Just like they regulate liquor sales, they're going to regulate marijuana sales, so they're going to license and tax the growing, the processing and the retail sales for all marijuana, all at 25 percent, plus there are fees for every individual that goes into those various businesses.

So, they project that in the first five years nearly $2 billion from this program alone. BANFIELD: And then this is not the only state because during this federal election, there were two states that ended up on positive end of legalizing recreational marijuana. The other one being Colorado. Why are we not seeing the party there today?

MARQUEZ: Well, because they haven't made it legal yet. The governor there has to act before January 5th and then they will make it, at some point, legal to possess pot there, as well. And then they'll have to go through the same process of setting up the rules to figure this out.

And the advocates here firmly believe that once you have these two states, despite what the federal government may say, the cat will be out of the bag, the genie out of the bottle, whatever you want to say, and other states will soon follow.

The tax revenues are one thing, but it just -- they say it makes more sense rather than spending money on fighting petty crimes, use it to raise lots of money and use that money for education and other things.

Ashleigh?

BANFIELD: All right, Miguel Marquez, reporting live for us in Washington state. Thank you for that.

Clearly, so many more questions, legal questions, and for that I'm going to skip over to our Joey Jackson, legal commentator who joins me live from Atlanta now.

I think one of the big questions that also still remains for all of those guys out there having all sorts of fun in the park, there is still a federal law that says you can't smoke it. You can't carry it. You can't buy it. You can't sell it. You can't do anything when it comes to dope and the feds.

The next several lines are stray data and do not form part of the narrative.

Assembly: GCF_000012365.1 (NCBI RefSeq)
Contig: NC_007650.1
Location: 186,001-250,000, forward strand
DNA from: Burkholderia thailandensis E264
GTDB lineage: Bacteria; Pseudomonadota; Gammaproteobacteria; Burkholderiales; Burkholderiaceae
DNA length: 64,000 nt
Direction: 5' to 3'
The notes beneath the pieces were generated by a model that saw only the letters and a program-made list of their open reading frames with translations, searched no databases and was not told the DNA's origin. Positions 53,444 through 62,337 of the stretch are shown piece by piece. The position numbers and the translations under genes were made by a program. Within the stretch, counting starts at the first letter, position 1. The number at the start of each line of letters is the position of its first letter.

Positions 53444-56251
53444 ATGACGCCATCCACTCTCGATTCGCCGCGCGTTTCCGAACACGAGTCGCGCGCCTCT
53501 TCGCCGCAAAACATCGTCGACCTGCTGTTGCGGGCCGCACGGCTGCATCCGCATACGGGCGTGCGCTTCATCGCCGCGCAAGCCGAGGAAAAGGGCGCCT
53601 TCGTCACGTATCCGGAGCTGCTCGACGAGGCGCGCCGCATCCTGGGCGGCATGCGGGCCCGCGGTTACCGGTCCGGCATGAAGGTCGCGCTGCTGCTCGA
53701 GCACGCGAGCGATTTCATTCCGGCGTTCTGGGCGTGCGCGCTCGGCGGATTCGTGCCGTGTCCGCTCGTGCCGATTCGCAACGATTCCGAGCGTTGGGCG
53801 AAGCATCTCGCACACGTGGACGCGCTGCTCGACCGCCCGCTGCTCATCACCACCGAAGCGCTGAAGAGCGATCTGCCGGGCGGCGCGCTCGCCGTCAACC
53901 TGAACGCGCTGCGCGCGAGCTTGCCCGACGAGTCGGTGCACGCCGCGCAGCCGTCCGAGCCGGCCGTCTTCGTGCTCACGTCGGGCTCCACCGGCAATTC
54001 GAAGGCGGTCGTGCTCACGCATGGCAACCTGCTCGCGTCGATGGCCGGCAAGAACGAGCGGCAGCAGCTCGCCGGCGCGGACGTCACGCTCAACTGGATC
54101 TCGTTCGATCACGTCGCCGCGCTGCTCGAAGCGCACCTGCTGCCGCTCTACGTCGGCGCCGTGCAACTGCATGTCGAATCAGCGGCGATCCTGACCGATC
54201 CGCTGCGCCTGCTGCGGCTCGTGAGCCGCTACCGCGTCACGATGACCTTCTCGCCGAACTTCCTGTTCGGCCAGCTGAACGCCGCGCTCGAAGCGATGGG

How are these two entities going to compromise in this respect?

JOEY JACKSON, LEGAL ANALYST: With great difficulty. First, Ashleigh, that was some party they had there.

Listen, the federal law is pretty significant here because, of course, as you know, back in 1970 we had a Controlled Substance Act under Nixon and one of those drugs that the feds said, you know what, was illegal. And, as you mentioned, you can't manufacture, you can't produce, you can't import, you can't distribute, you can't sell would be marijuana and that's problematic because you have something, Ashleigh, called the Supremacy Clause, Article VI of the United States Constitution.

It's significant because what it says is, if there's a conflict between state law and federal law, guess which one controls? The federal law does and, so, it's still illegal federally.

Now, I think how that could resolve itself is, as we've seen, the governors of both those states, Washington and Colorado, have met with the Justice Department and they have said, look, we're sovereign states. This is what our public wants to do. Will you give us a break and not enforce it? And, so, if the feds don't enforce it, then they will be partying, as you just saw.

BANFIELD: And Eric Holder has probably has serious meetings on the books with the administrators in these two states because it's not just the people that want to smoke it, it's the government that wants to tax it because I guess, Joey, technically, if you are working for the government and you are working in the taxation portion of marijuana, you're trafficking, according to the feds.

JACKSON: Absolutely. What will happen is it's significant to the states because if you do legalize it, which they have, now all you have to -- you mentioned before it's illegal to sell, right? It's illegal to manufacture. How are they going to smoke it?

Well, ultimately, what the states will do is they will set up little shops. You saw in the clip of Mr. Marquez. You had that little entrepreneur there or big entrepreneur I should say who is establishing a shop.

And, once the government establishes policies, rules and regulations, it will be taxed, everything will be legit and, if feds give their OK or look the other way, guess what? It's party time in Colorado and in Washington state.